Energy and emissions reduction
At Allstate, we recognize that small changes can produce powerful results. Every time an employee turns off an unnecessary light, every time a customer opts to receive documents electronically instead of by mail, every time we use the bus or subway to commute to work, we are taking positive steps to reduce our environmental footprint. And while we may have made our biggest strides in energy and emissions reduction immediately after we established our environmental key performance indicators, we continue to look for ways to improve our efficiency.
In 2013, we made good progress in reducing our energy consumption, decreasing our overall energy use by a total 19.39 percent from our 2007 baseline. We also reduced our greenhouse gas (GHG) emissions by 6.3 percent over the prior year, a total reduction of 26.7 percent since 2007.
More environmentally friendly operations
We also looked for ways to make our day-to-day operations greener. For instance, we reduced our use of harmful chemicals by changing our standard janitorial contract for all our properties to comply with LEED standards. Now all our housekeeping staff use environmentally safe products to clean our facilities.
In our offices with café services, we instituted an enterprise-wide ban on Styrofoam to reduce the amount of solid waste we generate. In facilities in Charlotte and Roanoke, Virginia, we have closed full-service kitchens and replaced them with self-serve micro-markets. These facilities provide employees with a broad range of food options. They also require far less fuel, water and electricity to operate—and generate significantly less waste.
Lower-impact commuting and travel
Reducing energy use doesn’t just happen at the office. Allstate encourages employees to make sensible, environmentally friendly choices about their travel and commuting too. We now have six electric charging stations at our home office in Northbrook and another two in our Allstate Workplace Division in Jacksonville, Florida. Our new Esurance Service Center in Ogden, Utah, now under construction, will have an additional three. All of the charging stations are available free of charge to our employees. We also help our employees reduce their impact on the environment through a bus service that links to the Chicago Transit Authority and Metra train lines. And we build virtual meeting technology into many of our facilities, so unnecessary travel can be minimized.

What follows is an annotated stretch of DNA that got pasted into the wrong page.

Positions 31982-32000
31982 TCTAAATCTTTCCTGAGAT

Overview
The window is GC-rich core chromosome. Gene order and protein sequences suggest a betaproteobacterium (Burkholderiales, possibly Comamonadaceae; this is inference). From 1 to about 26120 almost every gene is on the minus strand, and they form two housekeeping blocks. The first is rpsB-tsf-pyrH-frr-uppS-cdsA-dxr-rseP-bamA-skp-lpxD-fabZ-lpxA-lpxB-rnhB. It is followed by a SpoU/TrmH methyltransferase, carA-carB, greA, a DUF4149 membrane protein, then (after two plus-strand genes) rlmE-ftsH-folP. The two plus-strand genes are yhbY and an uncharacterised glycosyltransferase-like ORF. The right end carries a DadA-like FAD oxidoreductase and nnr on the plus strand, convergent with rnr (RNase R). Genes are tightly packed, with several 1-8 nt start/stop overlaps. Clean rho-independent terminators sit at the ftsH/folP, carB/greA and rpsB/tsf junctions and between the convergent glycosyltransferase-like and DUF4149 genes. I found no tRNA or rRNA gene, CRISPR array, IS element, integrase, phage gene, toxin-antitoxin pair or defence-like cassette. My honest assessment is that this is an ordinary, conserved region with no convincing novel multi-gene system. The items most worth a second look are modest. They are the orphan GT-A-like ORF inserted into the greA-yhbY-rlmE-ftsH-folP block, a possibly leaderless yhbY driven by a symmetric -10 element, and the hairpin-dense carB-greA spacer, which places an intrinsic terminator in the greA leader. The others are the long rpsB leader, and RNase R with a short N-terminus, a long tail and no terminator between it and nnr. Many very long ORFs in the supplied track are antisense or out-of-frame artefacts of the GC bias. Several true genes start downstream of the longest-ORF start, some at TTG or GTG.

More data center cooling
Data centers like the ones we use to process customer and claims information use a significant amount of electricity—mostly to keep the servers inside cool enough to function. At two of Allstate’s data centers, we’re using innovative airflow management technology to reduce the amount of power it takes to keep our systems cool.
We use a “hot aisle/cold aisle” containment arrangement, where cold air comes in through a lower-temperature aisle, cools the computer equipment and then is discharged into a hot aisle on the other side of the equipment row. We then capture the hot or exhaust air through a system of blanking plates and barriers. Because it can’t flow back into the cold aisle, it floats to the top of the building, where it is returned to a cooling unit through an overhead circulation system.
This process allows our cooling equipment to work more efficiently (using less electricity), since it does not have to cool the mixed air but only the hot air (cooling less air constantly). Additionally, hot aisle containment prevents hot air from spilling over (or around) the cabinets to create hot spots in the cold aisle. In Rochelle, we have been able to use heat captured through this system to reduce our overall heating costs. In 2013, this system saved Allstate $60,000 in our Rochelle data center and $59,136 in Hudson, while also significantly reducing electricity use.